Endometriosis is a painful disorder that affects thousands of women in the U.S. each year.

What is endometriosis?

Endometriosis is a painful disorder that affects thousands of women in the U.S. each year. The endometrium is the tissue that lines the inside of the uterus. When the endometrium grows outside of the uterus and into the pelvic organs, endometriosis develops. This disorder can result in severe pain, especially during menstruation. Fertility problems may also arise.

The function of the endometrium is to thicken, break down and bleed with every menstrual cycle. Even when this tissue is displaced, it will still act as it normally does. If displaced tissue has no way to exit the body, it becomes trapped. If endometriosis spreads to the ovaries, cysts (known as endometriomas) may develop. The surrounding tissue will grow irritated, developing eventual scar tissue and adhesions, which are abnormal clumps of fibrous tissue that may cause the pelvic organs and tissues to stick together.

What are the causes?

The exact cause of endometriosis is not always known, but common causes include:

  • An immune system disorder. With certain immune system issues, the body may not be able to recognize and eliminate endometrial tissue that is expanding outside of the uterus.
  • Embryonic cell transformation. Estrogen (and other hormones) could transform embryonic cells (early developed cells) into endometrial cell implants during puberty.
  • Surgical scar implantation. After a C-section or hysterectomy, endometrial cells can latch onto a surgical incision.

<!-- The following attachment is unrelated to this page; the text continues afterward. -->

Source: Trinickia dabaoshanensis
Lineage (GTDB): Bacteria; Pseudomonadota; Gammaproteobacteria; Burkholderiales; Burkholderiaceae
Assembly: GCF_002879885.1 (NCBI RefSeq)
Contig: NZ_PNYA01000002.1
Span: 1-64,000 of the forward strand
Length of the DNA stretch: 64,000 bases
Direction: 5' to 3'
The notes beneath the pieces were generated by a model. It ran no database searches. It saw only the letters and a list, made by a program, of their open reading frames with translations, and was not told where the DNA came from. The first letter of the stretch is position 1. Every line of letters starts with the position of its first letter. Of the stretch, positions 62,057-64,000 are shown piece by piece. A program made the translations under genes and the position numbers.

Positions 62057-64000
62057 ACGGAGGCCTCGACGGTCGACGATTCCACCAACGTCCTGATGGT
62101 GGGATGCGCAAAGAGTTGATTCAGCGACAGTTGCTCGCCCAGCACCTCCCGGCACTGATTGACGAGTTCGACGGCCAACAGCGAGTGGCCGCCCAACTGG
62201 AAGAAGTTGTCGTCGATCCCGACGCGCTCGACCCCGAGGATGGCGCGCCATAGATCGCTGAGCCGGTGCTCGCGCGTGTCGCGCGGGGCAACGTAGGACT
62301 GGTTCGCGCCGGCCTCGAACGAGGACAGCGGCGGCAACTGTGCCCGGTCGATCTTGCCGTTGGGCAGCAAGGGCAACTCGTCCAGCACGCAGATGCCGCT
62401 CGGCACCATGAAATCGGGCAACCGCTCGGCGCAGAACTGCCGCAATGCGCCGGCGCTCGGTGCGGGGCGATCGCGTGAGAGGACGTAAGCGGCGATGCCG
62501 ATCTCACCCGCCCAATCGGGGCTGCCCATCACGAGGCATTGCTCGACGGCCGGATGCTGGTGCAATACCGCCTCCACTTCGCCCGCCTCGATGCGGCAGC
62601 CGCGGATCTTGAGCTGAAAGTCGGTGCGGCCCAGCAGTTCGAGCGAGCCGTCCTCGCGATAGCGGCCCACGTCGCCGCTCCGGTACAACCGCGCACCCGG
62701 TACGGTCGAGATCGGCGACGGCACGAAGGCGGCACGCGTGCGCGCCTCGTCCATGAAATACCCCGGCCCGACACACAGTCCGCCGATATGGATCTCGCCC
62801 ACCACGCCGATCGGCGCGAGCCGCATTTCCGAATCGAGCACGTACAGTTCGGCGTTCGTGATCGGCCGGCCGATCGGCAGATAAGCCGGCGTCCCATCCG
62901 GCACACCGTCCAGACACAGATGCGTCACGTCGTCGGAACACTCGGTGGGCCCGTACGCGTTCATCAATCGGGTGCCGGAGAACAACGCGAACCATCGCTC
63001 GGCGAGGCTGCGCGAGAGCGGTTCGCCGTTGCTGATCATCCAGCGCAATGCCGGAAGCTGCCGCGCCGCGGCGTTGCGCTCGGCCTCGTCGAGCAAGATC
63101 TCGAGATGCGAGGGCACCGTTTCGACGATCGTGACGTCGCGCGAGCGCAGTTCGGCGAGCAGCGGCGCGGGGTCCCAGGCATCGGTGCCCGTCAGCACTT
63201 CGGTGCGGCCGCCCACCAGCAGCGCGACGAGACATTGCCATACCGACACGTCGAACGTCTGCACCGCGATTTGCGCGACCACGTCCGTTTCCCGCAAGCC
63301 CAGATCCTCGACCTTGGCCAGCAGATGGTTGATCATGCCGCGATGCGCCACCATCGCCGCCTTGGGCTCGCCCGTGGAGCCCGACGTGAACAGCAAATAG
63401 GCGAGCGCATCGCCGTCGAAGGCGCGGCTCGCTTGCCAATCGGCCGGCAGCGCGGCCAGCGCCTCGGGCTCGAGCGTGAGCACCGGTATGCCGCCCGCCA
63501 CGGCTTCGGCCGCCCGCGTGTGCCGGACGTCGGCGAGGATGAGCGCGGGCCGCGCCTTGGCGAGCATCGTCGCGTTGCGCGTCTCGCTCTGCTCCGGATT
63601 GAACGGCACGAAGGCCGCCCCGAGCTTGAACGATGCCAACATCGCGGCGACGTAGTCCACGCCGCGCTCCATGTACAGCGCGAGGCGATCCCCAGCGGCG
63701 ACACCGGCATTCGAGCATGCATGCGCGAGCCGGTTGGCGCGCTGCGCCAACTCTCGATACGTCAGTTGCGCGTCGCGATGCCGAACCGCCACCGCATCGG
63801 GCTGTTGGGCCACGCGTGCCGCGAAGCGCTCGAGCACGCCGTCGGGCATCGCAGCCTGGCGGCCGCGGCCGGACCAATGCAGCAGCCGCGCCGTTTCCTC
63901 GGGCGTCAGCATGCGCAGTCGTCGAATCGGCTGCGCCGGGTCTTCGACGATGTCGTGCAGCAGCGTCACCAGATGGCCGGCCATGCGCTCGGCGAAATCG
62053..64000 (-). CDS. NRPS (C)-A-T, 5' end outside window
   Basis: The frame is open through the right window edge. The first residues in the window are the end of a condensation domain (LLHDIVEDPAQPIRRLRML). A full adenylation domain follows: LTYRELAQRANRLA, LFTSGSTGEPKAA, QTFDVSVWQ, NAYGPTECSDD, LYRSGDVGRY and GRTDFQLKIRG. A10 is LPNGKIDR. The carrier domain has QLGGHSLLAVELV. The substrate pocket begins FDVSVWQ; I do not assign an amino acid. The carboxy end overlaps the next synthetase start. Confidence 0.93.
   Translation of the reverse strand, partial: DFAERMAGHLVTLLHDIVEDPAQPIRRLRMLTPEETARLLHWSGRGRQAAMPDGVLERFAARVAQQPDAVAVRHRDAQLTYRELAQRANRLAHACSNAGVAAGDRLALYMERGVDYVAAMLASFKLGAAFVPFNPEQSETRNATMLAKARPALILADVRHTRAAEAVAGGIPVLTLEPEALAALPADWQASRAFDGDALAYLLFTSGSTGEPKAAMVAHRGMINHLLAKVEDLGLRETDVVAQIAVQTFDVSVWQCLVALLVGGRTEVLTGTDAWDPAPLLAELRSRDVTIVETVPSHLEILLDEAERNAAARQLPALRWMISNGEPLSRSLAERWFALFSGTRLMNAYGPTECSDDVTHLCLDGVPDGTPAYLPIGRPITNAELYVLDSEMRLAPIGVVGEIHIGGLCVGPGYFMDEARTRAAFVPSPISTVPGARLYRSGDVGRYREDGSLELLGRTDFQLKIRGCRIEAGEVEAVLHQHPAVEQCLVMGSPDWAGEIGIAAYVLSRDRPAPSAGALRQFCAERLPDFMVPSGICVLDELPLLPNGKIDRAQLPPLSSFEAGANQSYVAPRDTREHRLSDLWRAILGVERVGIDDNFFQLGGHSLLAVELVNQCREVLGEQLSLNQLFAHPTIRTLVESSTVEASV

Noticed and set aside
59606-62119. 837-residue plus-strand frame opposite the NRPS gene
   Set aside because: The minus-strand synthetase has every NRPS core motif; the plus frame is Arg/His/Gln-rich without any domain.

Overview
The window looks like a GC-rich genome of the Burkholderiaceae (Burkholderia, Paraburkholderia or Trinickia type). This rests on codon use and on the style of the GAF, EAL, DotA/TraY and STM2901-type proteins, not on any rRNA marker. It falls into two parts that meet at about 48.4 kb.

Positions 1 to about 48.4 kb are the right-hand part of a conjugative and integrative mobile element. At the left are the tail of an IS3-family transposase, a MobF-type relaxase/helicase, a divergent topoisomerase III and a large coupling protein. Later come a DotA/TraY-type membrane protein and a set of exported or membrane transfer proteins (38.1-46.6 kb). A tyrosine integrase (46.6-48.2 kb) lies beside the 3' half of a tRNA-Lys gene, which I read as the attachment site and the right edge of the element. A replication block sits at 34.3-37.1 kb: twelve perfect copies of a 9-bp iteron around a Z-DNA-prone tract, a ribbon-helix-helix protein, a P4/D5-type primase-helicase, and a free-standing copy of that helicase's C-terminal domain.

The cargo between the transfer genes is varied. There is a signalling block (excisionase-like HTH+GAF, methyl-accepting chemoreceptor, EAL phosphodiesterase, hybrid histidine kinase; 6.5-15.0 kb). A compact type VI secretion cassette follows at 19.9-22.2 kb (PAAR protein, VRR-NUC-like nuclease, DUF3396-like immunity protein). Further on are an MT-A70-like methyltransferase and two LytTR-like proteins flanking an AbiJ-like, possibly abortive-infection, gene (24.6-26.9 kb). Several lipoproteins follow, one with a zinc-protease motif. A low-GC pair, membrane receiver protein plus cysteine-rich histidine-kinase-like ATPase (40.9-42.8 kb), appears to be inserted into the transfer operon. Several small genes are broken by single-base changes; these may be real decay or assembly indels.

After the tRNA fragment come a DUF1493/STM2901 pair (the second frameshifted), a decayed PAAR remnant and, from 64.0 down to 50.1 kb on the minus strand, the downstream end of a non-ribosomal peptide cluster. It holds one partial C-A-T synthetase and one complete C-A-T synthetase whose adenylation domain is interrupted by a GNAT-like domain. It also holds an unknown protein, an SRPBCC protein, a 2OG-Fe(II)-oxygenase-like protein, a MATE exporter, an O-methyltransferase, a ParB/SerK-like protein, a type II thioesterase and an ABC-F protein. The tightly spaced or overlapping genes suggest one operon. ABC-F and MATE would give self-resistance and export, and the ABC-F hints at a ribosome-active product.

• Retrograde menstruation. This occurs when menstrual blood containing endometrial cells flows back into the fallopian tubes and into the pelvic cavity, instead of leaving the body. These endometrial cells will stick to the pelvic organs and walls, where they will grow, thicken and bleed with each menstrual cycle.
  • Transformation of peritoneal cells. Peritoneal cells are the cells that line the inner side of the abdomen. “Induction theory” concludes that immune factors and hormones can promote the transformation of peritoneal cells into endometrial cells.

Women who have never given birth, started their period at an early age, have gone through menopause, have shorter cycles, have higher levels of estrogen or have uterine abnormalities are all at an increased risk for endometriosis.

What are the symptoms?

The main symptom is pelvic pain during a menstrual period, often more severe than usual. This pain can increase over time. Other symptoms include:

  • Painful intercourse
  • Pain during urination or bowel movements
  • Excessive bleeding
  • Infertility
  • Bloating
  • Nausea
  • Fatigue
  • Constipation
  • Diarrhea

Treatment Options in the greater Los Angeles area

Located in Tarzana, Dr. Taaly Silberstein provides OB/GYN care to the greater Los Angeles area. If you are suffering from the symptoms listed above, please request an appointment as soon as possible. Dr. Silberstein can diagnose endometriosis with an ultrasound or a pelvic exam. Treatment may involve surgery or medication, depending on the severity of your condition. Give us a call at (818) 996-3200.

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